Making use of the Eqs. (12), solving the variational derivative on the damping $c\left(t\right)$, yields:
$+{k}_{1}\left(\frac{\delta {x}_{1}}{\delta c}\frac{\delta {x}_{2}}{\delta c}\right)+\delta \left(t\tau \right)\left({\dot{x}}_{1}{\dot{x}}_{2}\right)+c\left(\frac{\delta {\dot{x}}_{1}}{\delta c}\frac{\delta {\dot{x}}_{2}}{\delta c}\right)={m}_{2}\frac{\delta {\ddot{x}}_{2}}{\delta c}.$
Among them, $\delta (t\tau )$ is given by Eq. (33), namely $\delta (t\tau )=\delta c\left(\tau \right)/\delta c\left(t\right)$, ${\dot{x}}_{1}$, ${\ddot{x}}_{1}$, ${\dot{x}}_{2}$, ${\ddot{x}}_{2}$ all represent solving first derivative and second derivative of the displacement of the sprung mass m1 and unsprung mass ${m}_{2}$ versus time $t$, its numerical solution of the $\delta {x}_{2}/\delta c$ can be worked out using the Eq. (35). Here, the relationship between $\tau $ and $t$ is more easily confusing. In fact, both of them all denote time, but the difference is that $\tau $ is a certain point of time, and $t$ is a time to traverse. It can be understood that each variable of motion Eqs. (12) in each certain time point $\tau $ all has a certain status, while solving variational derivative with respect to $c\left(t\right)$ in Eq. (35) is equivalent as to add a “tiny perturbation function” on every moment $\tau $, that is $\delta c\left(t\right)$. This is the meaning in physics of Eq. (35). At the same time, due to the introduction of the impulse function $\delta (t\tau )\text{,}$ it can also be understood in mathematics that the influence of continuous nondifferentiable points on the optimum control curve is considered.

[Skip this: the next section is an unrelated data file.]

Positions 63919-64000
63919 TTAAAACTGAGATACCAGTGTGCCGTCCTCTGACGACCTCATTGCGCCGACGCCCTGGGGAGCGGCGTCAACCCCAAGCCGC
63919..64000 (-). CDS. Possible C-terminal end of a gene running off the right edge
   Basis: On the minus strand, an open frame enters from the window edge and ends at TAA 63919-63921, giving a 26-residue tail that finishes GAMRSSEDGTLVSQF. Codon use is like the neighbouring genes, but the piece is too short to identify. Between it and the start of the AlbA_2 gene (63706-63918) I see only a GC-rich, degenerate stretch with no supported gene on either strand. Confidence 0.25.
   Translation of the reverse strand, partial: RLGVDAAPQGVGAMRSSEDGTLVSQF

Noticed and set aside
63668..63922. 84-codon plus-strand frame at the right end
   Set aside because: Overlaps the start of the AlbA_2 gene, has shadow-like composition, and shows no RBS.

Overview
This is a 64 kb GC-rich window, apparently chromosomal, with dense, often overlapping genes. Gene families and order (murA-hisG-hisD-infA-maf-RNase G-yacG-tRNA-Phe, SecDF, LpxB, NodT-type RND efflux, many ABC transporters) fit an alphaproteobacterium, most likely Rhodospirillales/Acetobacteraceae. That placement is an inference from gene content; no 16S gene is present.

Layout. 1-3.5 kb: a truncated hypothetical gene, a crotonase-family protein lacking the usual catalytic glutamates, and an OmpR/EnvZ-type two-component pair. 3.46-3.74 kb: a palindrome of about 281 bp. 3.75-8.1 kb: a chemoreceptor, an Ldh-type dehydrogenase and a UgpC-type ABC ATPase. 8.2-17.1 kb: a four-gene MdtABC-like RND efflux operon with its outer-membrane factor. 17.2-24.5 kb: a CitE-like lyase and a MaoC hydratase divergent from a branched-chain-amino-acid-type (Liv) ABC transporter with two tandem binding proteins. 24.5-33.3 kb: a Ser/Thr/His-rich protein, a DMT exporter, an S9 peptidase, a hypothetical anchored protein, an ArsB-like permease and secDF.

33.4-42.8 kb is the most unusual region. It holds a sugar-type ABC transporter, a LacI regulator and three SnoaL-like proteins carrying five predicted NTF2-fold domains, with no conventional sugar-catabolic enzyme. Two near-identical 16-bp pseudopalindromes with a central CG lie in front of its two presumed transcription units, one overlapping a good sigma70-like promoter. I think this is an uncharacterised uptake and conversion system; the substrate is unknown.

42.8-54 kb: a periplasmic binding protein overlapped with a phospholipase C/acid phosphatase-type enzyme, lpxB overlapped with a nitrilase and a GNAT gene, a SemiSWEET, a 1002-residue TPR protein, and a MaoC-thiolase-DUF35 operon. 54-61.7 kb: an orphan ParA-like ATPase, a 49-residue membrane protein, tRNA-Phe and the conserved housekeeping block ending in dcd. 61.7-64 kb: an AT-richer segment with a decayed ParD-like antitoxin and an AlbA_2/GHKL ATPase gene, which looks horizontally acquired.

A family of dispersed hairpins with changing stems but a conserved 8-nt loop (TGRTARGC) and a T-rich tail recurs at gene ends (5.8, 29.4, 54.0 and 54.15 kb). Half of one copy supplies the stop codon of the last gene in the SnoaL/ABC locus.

Now making use of the gradient descent method to calculate the optimal control curve is described below:
Fig. 6. Flow chart of optimal damping solved by using numerical method
Taking an initial $c\left({t}_{0}\right)$ at first, using the optimal passive damping $c\left({t}_{0}\right)=\text{0.7}{c}_{\mathrm{m}\mathrm{a}\mathrm{x}}$, and then $c\left(t\right)$ is fixed, ${x}_{1}$ and ${x}_{2}$ are obtained by numerical solutions of the original problems, and then carrying out numerical solution of Eq. (35), $\delta {x}_{2}/\delta c$ can be got, the gradient direction of $c\left(t\right)$ can be obtained by substituting $\delta {x}_{2}/\delta c$ into Eq. (35), and then update $c\left(t\right)$, the above steps are repeated, until meeting the optimization condition. Fig. 6 shows the flow chart of optimal damping solved by using numerical method. Among in Fig. 6, $\alpha $ is the coefficient factor, taking $\alpha =\mathrm{}$10^{13 }as the initial value of $\alpha $. $\mu $ is a variable to change $\alpha $, taking $\mu =\mathrm{}$0.7 at first, then adjust parameter values of $\mu $ according to the experimental situation.
3.2.3. Controller stability analysis
The saturation, hysteresis and bilinear characteristic are the main features of strongnonlinearity model of ERD of doublelayer vibration isolation system. The state equation of ERD system dynamics is established as follows:
where $F$ is an input variable of the controlled object, namely Electrorheological controllable yield damping force. $w$ is the disturbance input. $x\left(t\right)$ is the state variables of the system. ${B}_{w}$ is the disturbance input matrix. $B$ is input matrix. $A$ is system matrix:
$B=[0\mathrm{}\mathrm{}\mathrm{}\mathrm{}\mathrm{}0\mathrm{}\mathrm{}\mathrm{}\mathrm{}\mathrm{}\mathrm{}\mathrm{}\mathrm{}\mathrm{}\frac{1}{{m}_{1}}\mathrm{}\mathrm{}\mathrm{}\mathrm{}\mathrm{}\mathrm{}\mathrm{}\mathrm{}\mathrm{}\mathrm{}0{]}^{T},{B}_{w}=\left[\begin{array}{llll}0& {k}_{2}& 0& 0\end{array}\right],$